Joyce Mmbengeni showing off different local crop varieties that she grows. Pic: Mupo Foundation

Limpopo is well known for its rich indigenous culture and environment. However, due to modernization, industrialization and population growth, most of the indigenous plants and fresh waters are being lost and heavily polluted, respectively.

Vhembe District, historically known as Venda is a former Apartheid independent homeland in the Limpopo province in northern South Africa. The Soutpansberg mountain range dominates Venda and is one of the most bio-diverse areas with some of the last remaining indigenous forests in the country.

Joyce Mmbengeni, 64, divorced and a mother of 6 children, is one of the women whose lives was heavily affected by the land degradation in the area. To live a better life was a farfetched dream for her. Since she was not able to get enough yield to take them through to the next harvesting season, she used to do domestic work to complement the little harvest they found. However, this was still not giving the family enough to survive.

Economic Empowerment for women

  • UNDP, with funding from the Global Environment Facility Small Grants Programme (GEF SGP), implemented a project called; Securing local food sovereignty and enhancing climate resilience through ensuring the custodianship and access of local communities to biodiversity and healthy ecosystems
  • 315 females joined and benefited from this initiative. Today, these women are bringing food to their families.
  • GEF Small Grants Programme pumped in $50,000 for the two-year project which benefited a total of 590 people including women and children.

“It was very hard for me to feed my family, there were times when we went to bed without food. As a mother this used to pain me a lot, but there was nothing I could do as we did not have any alternatives. Our motherland had been washed away, the indigenous trees were no longer there,” explained Joyce.

Mupo Foundation, with funding from the UNDP Global Environment Facility Small Grants Programme (GEF SGP), implemented a project called; Securing local food sovereignty and enhancing climate resilience through ensuring the custodianship and access of local communities to biodiversity and healthy ecosystems. The primary objective of the project was to conserve and protect biodiversity, having a specific focus on sacred natural sites, which was supported by local knowledge systems and food control.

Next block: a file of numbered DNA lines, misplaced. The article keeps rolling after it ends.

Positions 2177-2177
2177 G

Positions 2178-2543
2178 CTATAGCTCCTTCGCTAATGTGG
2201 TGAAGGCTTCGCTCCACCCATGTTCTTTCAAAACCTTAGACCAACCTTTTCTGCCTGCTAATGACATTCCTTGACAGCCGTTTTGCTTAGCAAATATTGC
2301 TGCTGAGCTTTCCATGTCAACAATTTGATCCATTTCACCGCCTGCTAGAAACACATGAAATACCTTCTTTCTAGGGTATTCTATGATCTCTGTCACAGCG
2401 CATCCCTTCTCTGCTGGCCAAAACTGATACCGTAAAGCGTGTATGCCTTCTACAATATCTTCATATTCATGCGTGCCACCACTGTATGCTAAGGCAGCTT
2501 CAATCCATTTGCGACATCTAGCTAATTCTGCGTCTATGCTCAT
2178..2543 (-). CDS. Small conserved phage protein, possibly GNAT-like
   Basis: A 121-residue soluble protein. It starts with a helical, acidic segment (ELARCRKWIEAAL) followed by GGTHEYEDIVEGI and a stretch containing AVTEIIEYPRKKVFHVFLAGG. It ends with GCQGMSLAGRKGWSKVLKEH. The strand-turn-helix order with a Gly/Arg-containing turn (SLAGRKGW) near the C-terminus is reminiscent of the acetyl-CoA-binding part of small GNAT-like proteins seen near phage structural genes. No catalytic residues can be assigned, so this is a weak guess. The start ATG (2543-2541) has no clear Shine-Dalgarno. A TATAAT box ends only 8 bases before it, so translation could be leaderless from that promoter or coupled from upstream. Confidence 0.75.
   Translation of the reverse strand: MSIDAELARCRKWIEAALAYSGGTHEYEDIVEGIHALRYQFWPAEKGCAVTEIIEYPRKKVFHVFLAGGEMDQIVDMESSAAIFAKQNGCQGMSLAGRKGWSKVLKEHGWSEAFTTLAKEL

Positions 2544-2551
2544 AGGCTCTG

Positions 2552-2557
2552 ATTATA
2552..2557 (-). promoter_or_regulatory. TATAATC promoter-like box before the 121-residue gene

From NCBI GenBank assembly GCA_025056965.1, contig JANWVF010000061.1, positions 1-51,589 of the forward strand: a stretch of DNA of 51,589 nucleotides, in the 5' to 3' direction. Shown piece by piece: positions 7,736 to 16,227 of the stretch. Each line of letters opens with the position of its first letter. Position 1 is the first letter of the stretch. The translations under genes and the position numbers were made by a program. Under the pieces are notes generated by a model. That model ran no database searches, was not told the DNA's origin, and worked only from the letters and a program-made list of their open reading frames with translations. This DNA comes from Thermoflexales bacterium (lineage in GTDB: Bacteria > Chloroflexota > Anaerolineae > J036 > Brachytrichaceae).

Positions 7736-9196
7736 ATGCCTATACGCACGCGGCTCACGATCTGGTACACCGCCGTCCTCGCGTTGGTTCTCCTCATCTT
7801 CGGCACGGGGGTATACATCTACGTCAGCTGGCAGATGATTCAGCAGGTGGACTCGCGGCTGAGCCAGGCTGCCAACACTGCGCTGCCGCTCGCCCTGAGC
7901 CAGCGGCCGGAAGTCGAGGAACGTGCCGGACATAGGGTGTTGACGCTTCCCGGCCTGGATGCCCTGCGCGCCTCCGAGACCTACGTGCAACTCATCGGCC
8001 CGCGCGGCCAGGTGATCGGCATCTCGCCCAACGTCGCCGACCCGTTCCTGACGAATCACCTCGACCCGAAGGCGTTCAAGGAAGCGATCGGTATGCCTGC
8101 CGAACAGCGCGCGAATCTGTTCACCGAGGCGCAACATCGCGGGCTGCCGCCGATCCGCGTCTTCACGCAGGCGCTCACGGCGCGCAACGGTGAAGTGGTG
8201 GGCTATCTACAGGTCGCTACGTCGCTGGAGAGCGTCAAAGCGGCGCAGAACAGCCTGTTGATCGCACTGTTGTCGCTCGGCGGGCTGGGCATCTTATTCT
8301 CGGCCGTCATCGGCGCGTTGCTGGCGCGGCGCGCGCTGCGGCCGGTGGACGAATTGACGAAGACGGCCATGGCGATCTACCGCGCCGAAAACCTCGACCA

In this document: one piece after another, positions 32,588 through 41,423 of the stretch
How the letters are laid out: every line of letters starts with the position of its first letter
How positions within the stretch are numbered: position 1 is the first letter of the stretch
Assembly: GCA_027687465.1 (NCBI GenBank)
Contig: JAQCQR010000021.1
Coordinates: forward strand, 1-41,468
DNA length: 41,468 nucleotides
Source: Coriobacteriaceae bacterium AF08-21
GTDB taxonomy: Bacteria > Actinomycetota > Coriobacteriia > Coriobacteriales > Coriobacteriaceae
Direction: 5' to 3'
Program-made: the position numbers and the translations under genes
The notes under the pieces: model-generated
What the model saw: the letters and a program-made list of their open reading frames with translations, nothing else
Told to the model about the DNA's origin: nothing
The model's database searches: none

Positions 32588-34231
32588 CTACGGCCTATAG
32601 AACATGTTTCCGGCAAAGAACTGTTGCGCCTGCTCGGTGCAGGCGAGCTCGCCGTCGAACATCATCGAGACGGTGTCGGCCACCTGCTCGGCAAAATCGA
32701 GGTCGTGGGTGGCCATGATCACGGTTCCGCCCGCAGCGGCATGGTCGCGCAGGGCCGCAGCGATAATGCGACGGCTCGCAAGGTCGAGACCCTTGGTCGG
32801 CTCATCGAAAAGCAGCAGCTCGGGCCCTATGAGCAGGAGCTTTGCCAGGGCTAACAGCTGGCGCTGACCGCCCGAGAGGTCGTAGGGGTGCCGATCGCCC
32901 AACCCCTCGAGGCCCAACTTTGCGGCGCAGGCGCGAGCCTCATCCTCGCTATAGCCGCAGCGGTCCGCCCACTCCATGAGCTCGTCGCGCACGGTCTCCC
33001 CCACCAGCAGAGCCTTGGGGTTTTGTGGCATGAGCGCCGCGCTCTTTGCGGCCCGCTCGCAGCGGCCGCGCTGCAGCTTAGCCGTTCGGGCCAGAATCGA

When the project came to Venda in 2013, Joyce was one of the 315 females who joined and benefited from this initiative. Today, these women are bringing food to their families. They are able to plant and get enough food for their families due to the association and guidance they get from the project. They underwent a training which covered identification of indigenous trees, seeds, and food, methods of plant multiplication including establishment of plant nursery. The training also covered seed selection, saving and storing seeds, further on how to grow crops organically and to manage flower pollination. They also developed skills in selecting the best crop for seeds, packaging and labeling for future production.

The UNDP Country Director, Mr. Walid Badawi showed his appreciation to what GEF Small Grants Programme has contributed to the communities of Limpopo and acknowledged the role that UNDP GEF/SGP played.

“We are humbled to have played a part in the success of this remarkable project, which contributes to several sustainable development goals. Most notably in recognising how the environmental goods and services play a significant role to the livelihoods of rural communities through food and seed security; strengthening the role of indigenous knowledge systems as well as the voice of local traditional structures in environmental conservation, especially that of women,” he said.

Women who are continuing with the agro-ecological food gardens and indigenous tree nursery programme are generating enough income to assist their families.

“Today I am able to grow enough crops for food and some for sale. From the sales, I make about R1000 a month which I use to buy some household necessities.” Joyce said. “I have even managed to build a decent house for my family which has three bedrooms and iron sheets roofing!” added Joyce excitedly. 

GEF Small Grants Programme pumped in $50,000 for the two-year project which benefited a total of 434 people including women and children.

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